Tuesday, January 20, 2009

Authority Figures

I urge, then, first of all, that requests, prayers, intercession and thanksgiving be made for everyone—for kings and all those in authority, that we may live peaceful and quiet lives in all godliness and holiness.

                        1 Timothy 2.1-2

Once in a Lifetime

Every generation is given a defining moment—a once-in-a-lifetime event that irrevocably changes the course of history and redefines a people’s understanding of what’s possible for generations following. My generation’s moment came on Sunday, July 20, 1969, when Apollo 11’s lunar module touched down on the moon’s surface and the gates of the universe opened to human discovery. My parents’ generation was defined on Monday, August 6, 1945, when the nuclear bombing of Hiroshima unleashed fears of destruction and reckless reprisal that haunt us to this day. With solemn gratitude and indescribable joy, I’m convinced the current generation will be defined today, Tuesday, January 20, 2009. Like all other previous, defining moments, it will take years to fully absorb what today means. Still, there can be no doubt that nothing will ever feel or look the same after Barack Obama—the biracial son of a “broken home”—assumes leadership of the free world. Yes, racial, family, and political strife will persist. Yet today deals them, and every other mutation of injustice, a thunderous blow that proves in no uncertain terms they can, and will, be overcome one day. We join the Psalmist, singing, “The LORD has done this, and it is marvelous in our eyes. This is the day the LORD has made; let us rejoice and be glad in it.” (Psalm 118.23-24)

At the Altar

The song goes on, and we sing along: “O LORD, save us; O LORD, grant us success. The LORD is God, and he has made his light shine upon us. With boughs in hand, join in the festal procession up to the horns of the altar.” (v26-27) This processional leads us exactly where Paul advises us to stay: at the altar, praying, interceding, and thanking God for our authority figures. As we’ve learned all too well these last eight years, their failure is our failure and their success will be our success. The media continue to reduce global events and politics into a sideshow and their skill—coupled with the outgoing Administration’s misanthropic schemes—has done a superb job of persuading us those in power are impervious to influence. Not so, Paul says. We wield enormous power when we stand united in prayer and thanksgiving at the altar.

First of All

Paul urges us to lift our leaders to God first of all. But He’s very clear in his reasoning for this. We don’t pray “for kings and those in authority” first because they’re more important than the rest of us. Indeed, making prayer for them a priority is done on behalf of everyone, “that we may live peaceful and quiet lives in all godliness and holiness.” Prayer and thanksgiving for our leaders bless them with wisdom and compassion. If they’re receptive to the guidance of God’s Spirit, they in turn guide us in peaceful, godly ways. They govern according to what’s best for us, rather than exploiting their authority to satisfy personal ambitions and special interests. They nurture optimism and confidence for the common good instead of leveraging pessimism and fear to pursue hidden agendas. Proverbs 16.15 says, “When a king’s face brightens, it means life; his favor is like a rain cloud in spring.” Upholding our leaders in prayer brings renewed growth.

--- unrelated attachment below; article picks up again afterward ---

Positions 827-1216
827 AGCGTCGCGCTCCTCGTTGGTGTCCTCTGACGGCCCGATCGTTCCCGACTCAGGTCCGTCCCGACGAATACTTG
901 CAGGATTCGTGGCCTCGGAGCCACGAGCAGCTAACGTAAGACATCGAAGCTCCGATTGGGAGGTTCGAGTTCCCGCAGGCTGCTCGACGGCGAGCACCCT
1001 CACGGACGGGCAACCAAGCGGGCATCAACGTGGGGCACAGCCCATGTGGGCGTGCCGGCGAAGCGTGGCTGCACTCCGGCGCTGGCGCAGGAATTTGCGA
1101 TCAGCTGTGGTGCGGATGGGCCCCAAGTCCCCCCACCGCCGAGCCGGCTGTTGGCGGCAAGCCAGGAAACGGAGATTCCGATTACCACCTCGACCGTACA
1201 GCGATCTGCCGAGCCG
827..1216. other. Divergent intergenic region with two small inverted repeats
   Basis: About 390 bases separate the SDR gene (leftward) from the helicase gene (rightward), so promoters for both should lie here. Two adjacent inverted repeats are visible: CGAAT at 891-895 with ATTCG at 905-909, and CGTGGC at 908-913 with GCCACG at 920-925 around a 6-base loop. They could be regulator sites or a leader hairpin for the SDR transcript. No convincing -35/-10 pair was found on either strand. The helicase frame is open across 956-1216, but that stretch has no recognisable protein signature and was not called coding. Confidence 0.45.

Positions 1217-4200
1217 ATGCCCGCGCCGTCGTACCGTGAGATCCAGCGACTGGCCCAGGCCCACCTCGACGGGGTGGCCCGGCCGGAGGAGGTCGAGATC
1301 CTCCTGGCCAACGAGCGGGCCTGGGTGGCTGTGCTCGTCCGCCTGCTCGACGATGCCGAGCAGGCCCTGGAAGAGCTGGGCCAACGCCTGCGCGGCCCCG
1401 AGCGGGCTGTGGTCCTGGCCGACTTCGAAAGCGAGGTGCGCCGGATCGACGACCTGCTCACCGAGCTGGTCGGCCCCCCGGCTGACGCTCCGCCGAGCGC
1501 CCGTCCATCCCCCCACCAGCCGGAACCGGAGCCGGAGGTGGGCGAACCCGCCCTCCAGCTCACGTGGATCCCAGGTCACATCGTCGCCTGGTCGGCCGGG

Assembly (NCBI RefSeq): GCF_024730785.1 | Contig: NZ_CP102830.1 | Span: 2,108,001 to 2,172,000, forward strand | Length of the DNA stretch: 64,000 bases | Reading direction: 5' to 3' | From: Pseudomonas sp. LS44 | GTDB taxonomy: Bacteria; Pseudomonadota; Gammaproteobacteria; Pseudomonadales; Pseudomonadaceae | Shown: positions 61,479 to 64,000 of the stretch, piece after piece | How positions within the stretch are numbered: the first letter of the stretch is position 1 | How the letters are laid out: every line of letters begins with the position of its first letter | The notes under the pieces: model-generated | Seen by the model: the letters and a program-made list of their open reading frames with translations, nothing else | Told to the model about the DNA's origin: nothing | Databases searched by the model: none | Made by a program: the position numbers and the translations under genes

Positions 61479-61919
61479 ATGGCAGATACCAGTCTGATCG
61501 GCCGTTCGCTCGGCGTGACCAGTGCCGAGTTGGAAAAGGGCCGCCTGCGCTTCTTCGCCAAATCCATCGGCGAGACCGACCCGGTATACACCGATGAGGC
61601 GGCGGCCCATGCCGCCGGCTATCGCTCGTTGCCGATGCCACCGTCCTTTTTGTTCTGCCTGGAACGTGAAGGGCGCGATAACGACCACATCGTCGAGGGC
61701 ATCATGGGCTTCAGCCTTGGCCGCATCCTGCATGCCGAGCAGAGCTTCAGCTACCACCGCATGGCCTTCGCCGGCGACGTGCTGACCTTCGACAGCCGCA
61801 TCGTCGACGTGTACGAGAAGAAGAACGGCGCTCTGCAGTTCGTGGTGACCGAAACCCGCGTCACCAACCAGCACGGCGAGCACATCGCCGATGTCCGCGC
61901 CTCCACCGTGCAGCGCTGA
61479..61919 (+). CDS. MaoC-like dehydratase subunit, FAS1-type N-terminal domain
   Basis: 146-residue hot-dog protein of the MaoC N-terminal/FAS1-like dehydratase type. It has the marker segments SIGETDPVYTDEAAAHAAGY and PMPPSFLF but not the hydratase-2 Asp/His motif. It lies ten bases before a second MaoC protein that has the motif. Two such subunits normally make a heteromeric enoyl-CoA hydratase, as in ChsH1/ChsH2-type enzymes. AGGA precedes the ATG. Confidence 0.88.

Paul expands his teaching in verses 3 and 4, asserting, “This is good, and pleases God our Savior, who wants all men to be saved and come to a knowledge of the truth.” Any community—global, national, local, ethnic, ideological, religious, sexual, etc.—embroiled in conflict soon falls out of touch with overriding, eternally imperative issues. Turmoil and cataclysm can turn a people to God, but Paul reminds us a peaceful, moral society remains open to God. Corrupt leadership compels us to question lies; righteous leaders inspire us to seek truth. “Then you will know the truth, and the truth will set you free,” Jesus says in John 8.32. Political and social cultures that value truth create climates of integrity promoting spiritual sensitivity and progress. Truth sets people free.

Lift Up Holy Hands

The finishing touch on Paul’s admonition to pray for authority figures comes in verse 8: “I want men everywhere to lift up holy hands in prayer, without anger or disputing.” After the sun sets on this, the most extraordinary day of our lives, it will rise tomorrow on a future fraught with tremendous challenges. If not tomorrow, a day will dawn when we awaken to see Barack Obama is more than an icon. He’s a human, as vulnerable to error and, alas, failure as anyone else. The problems he’s inherited appear absurdly insurmountable, more than one man can possibly resolve to the satisfaction of all. And while I adamantly believe the world’s sweeping faith and hope in President Obama are neither unmerited nor misplaced, we can’t burden him with impatience and unrealistic expectations. He will falter. He will disappoint. He will confuse. He will enrage. But, despite these things, if we continually keep him in our prayers, he will succeed.

God’s Word implores true followers of Jesus everywhere—in the US and around the world—to lift up holy hands in prayer. We surrender compulsions to fuel controversy and vent anger in order to intercede and give thanks for our leaders. Today changes the past, undoing centuries of malignant efforts to undermine ideals and dreams of freedom and equality. But, in the words of our President, change that matters lives in the future. By now, I hope we’re convinced that arguments and outrage can change nothing. Prayer, however, can—and will—change everything.

As people of faith, we lift up holy hands in prayer for our leaders, without anger or disputing.

(Tomorrow: Jubilee)

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